Xola Pakati (ANC)
Xola Pakati will be the envy of most of his fellow mayors: his party, the ANC, won a straightforward majority in Buffalo City, meaning he shouldn’t have to deal with the baked-in instability that will muddy the path of mayors in hung metros.
Pakati is no stranger to the position, having served as both mayor and deputy mayor. The fact that he cut his teeth in the unions has opened him up to criticism from the opposition in the past for not dealing decisively with labour-related issues such as unlawful strikes. But among ordinary Buffalo City residents, he enjoys reasonable popularity, perhaps helped along by crowd-pleasing projects like the construction of the Water World Fun Park.
Pakati has, for the most part, avoided personal scandal, bar an incident in 2013 when his wife was accused of emailing pornographic material to colleagues.
Despite Pakati’s incumbency, his return to the mayoral seat was by no means a sure thing. Regional ANC leader and MP Princess Faku was favoured by factions including the provincial ANC Youth League and topped the ANC’s list, but it appears that her lack of post-matric qualifications ultimately consigned her to the deputy mayor’s seat.
Mxolisi Siyonzana (ANC)
This is the beginning of Mxolisi Siyonzana’s first full term as Mangaung mayor, but he has been in the position since August after his predecessor Olly Mlameli was removed for her alleged involvement in the multimillion-rand Free State asbestos scandal alongside former Free State Premier and suspended ANC Secretary-General Ace Magashule.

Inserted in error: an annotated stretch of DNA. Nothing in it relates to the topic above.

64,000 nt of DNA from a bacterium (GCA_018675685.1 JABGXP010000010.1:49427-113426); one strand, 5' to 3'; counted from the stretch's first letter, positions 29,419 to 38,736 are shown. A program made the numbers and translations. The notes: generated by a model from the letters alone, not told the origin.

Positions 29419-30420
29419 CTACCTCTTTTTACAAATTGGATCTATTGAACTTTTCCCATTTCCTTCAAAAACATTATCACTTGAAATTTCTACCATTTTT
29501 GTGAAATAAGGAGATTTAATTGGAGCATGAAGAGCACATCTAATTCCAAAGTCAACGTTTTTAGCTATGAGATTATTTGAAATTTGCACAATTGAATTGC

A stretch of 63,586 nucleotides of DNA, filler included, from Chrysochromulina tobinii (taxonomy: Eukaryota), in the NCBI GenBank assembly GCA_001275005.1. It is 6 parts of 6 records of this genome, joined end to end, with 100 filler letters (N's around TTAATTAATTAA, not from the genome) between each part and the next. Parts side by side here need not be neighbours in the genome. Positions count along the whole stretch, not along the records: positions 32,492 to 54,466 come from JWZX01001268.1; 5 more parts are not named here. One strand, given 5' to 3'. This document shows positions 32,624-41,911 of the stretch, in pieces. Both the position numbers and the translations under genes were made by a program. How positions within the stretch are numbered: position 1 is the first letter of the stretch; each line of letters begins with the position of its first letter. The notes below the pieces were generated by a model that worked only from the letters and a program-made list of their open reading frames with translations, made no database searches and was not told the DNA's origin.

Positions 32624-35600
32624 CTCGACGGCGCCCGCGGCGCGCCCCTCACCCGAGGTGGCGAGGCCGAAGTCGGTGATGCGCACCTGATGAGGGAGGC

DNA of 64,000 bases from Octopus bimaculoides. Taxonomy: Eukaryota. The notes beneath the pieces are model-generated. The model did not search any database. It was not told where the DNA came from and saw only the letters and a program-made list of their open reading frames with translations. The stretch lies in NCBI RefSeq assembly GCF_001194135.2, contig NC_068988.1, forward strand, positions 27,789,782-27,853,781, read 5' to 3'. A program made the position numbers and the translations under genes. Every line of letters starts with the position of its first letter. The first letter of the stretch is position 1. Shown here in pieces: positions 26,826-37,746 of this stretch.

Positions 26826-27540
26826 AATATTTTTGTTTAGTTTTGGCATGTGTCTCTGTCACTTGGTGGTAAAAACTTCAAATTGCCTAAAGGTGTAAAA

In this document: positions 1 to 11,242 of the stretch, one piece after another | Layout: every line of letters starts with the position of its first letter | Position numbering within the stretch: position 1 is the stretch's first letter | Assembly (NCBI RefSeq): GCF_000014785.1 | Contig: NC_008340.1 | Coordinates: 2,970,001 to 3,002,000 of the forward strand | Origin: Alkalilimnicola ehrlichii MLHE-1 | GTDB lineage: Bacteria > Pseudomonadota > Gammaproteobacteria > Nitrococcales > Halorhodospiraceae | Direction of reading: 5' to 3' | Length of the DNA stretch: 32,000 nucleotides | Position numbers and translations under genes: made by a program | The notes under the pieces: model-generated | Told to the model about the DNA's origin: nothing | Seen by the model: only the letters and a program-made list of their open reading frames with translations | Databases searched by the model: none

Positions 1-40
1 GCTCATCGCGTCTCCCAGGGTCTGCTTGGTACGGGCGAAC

It’s hard to escape Magashule’s tentacles in his former fiefdom, and Siyonzana, too, is reported to be a staunch Magashule ally.
When he was first elected mayor, the DA described Siyonzana’s ascent as “contemptuous”, accusing him of playing a key role in protecting corruption in the embattled municipality during his tenure as metro Speaker. While Speaker, Siyonzana also managed to run into arrears of almost R100,000 on his personal municipal account, despite earning more than R1-million a year.
Ramaphosa supporters in the Free State ANC were also conflicted about Siyonzana’s August election as mayor, with some fearing the choice could cost them the metro in the local polls. That didn’t happen, but there are concerns that Siyonzana’s tenure may amount to a continuation of Magashule’s patronage politics. He can expect a tense relationship with the opposition.
Mxolisi Kaunda (ANC)